Super Mario Bros. 2 features four playable characters, each with his own special skill and attributes. The character list features: Mario who is the all around character, Peach who has the ability to briefly float in the air, Luigi who has the highest leaping ability, and Toad who is the strongest. You can alternate picking a character between levels or lives, you can play the game with any character so it's not vital to constantly analyze which character best suits the level.
The levels and enemies haven't completely changed outside a few graphical facelifts and minor rearrangement of certain enemies and level architecture. The first level for example features items and plants relocated, with a few changes in environment platforms and inclusion of a giant shy guy not seen in the original. One other notable change is the addition of a Yoshi Egg Challenge which is similar to the one found in the Game Boy Color Super Mario DX. The Yoshi Egg Challenge regards to special coins being hidden throughout the game, unfortunately collecting them does little but offer a sense of accomplishment.
- World 1 Grass Lands
- World 2 Deserts
- World 3 Caves
- World 4 Snow Lands
- World 5 Forest
- World 6 Deserts 2
- World 7 Clouds
The seven worlds are broken off into three sections. Each world has a boss confrontation whose defeat ends your stay in one world and opens an entrance to the next.
The AI and difficulty remain identical to the original adventure. Enemies tend to be very robotic and move towards you in the same attack fashion over and over. Most of the bosses happen to be Birdo, who happens to be a pushover. However, some of the later bosses like
Crabby, Mouser and especially Wart will definitely provide a challenge.
The graphics of Super Mario Bros. 2 resemble the Super Nintendo Super Mario All-Stars edition with a few improvements. Nintendo added a higher color palette, more enemies on screen, bigger enemies, better backgrounds, and some nifty mode-7 style effects. Nintendo also went through the trouble of adding a lot more animation to the 4 playable characters, and even redesigned all the bosses.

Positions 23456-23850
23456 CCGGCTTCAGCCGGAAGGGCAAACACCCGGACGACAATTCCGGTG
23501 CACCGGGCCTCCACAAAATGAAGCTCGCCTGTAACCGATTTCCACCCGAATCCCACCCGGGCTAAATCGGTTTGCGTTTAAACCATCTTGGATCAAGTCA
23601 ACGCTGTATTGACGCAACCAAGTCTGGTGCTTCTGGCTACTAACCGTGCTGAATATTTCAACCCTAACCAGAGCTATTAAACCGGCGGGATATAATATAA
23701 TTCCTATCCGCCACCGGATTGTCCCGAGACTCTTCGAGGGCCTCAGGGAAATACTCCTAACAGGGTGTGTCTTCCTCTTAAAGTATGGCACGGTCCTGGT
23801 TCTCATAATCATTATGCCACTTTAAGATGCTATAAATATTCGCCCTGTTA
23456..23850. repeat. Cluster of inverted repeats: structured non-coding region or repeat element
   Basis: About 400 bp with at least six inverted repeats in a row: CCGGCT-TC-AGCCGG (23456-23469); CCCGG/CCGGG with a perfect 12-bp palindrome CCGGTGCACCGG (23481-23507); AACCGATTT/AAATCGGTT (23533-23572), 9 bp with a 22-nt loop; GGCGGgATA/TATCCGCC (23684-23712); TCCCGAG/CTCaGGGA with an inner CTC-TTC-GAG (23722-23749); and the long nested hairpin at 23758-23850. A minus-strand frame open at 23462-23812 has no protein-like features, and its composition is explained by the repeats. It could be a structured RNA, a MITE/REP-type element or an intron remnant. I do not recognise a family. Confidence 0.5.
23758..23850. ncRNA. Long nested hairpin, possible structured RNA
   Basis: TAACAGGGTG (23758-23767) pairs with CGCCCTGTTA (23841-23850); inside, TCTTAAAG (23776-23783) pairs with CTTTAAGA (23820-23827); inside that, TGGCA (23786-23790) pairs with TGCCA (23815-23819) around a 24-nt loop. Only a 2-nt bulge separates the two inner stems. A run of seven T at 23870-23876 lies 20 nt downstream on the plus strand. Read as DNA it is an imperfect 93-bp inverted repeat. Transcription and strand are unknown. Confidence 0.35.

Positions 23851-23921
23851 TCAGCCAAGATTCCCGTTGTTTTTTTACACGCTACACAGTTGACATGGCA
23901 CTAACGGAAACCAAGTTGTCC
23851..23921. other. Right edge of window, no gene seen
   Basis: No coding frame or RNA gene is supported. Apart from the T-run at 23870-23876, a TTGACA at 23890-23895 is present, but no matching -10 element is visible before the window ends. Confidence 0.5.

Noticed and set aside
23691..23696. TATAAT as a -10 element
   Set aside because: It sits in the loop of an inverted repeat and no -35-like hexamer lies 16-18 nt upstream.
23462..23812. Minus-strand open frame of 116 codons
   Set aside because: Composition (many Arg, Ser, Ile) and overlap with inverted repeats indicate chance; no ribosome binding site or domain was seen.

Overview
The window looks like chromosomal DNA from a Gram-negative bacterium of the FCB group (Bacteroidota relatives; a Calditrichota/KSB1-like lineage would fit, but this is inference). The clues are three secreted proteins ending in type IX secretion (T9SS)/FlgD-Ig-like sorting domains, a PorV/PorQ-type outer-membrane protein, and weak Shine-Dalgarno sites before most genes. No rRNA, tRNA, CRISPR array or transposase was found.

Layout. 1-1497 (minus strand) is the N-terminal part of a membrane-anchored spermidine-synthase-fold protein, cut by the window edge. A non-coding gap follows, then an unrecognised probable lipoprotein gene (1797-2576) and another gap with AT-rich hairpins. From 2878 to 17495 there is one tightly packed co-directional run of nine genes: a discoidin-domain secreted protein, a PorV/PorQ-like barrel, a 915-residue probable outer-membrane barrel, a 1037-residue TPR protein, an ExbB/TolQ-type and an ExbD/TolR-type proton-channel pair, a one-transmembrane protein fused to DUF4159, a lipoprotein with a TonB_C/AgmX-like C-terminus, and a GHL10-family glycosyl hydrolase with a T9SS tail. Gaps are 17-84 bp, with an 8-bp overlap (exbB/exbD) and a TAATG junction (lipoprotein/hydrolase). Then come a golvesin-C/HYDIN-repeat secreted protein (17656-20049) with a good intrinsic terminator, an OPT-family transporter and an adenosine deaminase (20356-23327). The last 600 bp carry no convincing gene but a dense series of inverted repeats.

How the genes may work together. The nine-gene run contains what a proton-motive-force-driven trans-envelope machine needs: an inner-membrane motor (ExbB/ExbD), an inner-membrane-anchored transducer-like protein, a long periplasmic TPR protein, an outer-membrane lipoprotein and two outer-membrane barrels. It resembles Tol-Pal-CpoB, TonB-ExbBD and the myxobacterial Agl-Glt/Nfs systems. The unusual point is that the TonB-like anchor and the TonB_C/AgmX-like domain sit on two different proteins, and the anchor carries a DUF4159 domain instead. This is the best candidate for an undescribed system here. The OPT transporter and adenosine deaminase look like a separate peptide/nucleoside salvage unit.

Mario Bros. Classic looks very beautiful even with its simple design nature. Mario and his enemies look like they were ripped from an SNES game rather than an Atari game (the game was originally released in 1983). The backgrounds have been completely overhauled, with cave, ice cavern, and many different lush environments being mapped where there was once nothing but black wallpaper. The fire and ice effects also look infinitely better.
Super Mario Advance definitely comes through in the audio department. The soundtrack won't overly excite anyone, being they are all much too familiar tunes found in the original NES and SNES versions. What's a sigh of relief is the soundtrack sounds just as good as the Super Nintendo incarnation, for a first generation GBA title that isn't too shabby.
The biggest addition in the audio department is without a doubt, the abundance of speech samples used on the heroes and villains. Mario, Luigi, Toad, and Peach all have dozens of speech samples, heard constantly throughout the game. While being a cool feature, it can definitely get annoying after an hour or two. On the other hand, the villains voiced monologues are well done. Each boss confrontation reveals a humorous speech sample from the boss enemy, definitely adding some pep to the over all animated adventure.
One of the most surprising features to Super Mario Advance is definitely the 4 player mode. While Mario games have been synonymous with multiplayer gaming thanks to Mario Kart, Mario Party and titles like Mario Tennis, the standalone Mario adventures have never really taken that plunge. Nintendo thought it over and really wanted to at least add something new so they could feel like Super Mario Advance could offer something to the people who played the other revisions.
Multiplayer mode is an absolute blast. The multiplayer game revolves around the arcade original rather than Super Mario 2. The game takes on an arena challenge perspective and has 4 Mario-clones battling it out for all out supremacy. The game is pretty simple, but addictive. The main point is to run around kill enemies, collect coins and sabotage the other players as often as possible. Jumping and flattening another Mario, or jumping on his head and picking him up to use as a projectile is pure joyous mayhem.
Super Mario Advance is a fun game suited best for nostalgic Nintendo fans or for fans who never got to try out either of the two titles included in the package. The game will definitely not win any awards or high appraisal because quite frankly, it's nothing new. Still a good game to play in-between breaks, but definitely not my idea of a game I'd spend a day or two consistently playing. Good game overall and I still recognize that. The best redeeming feature is by far the multiplayer mode.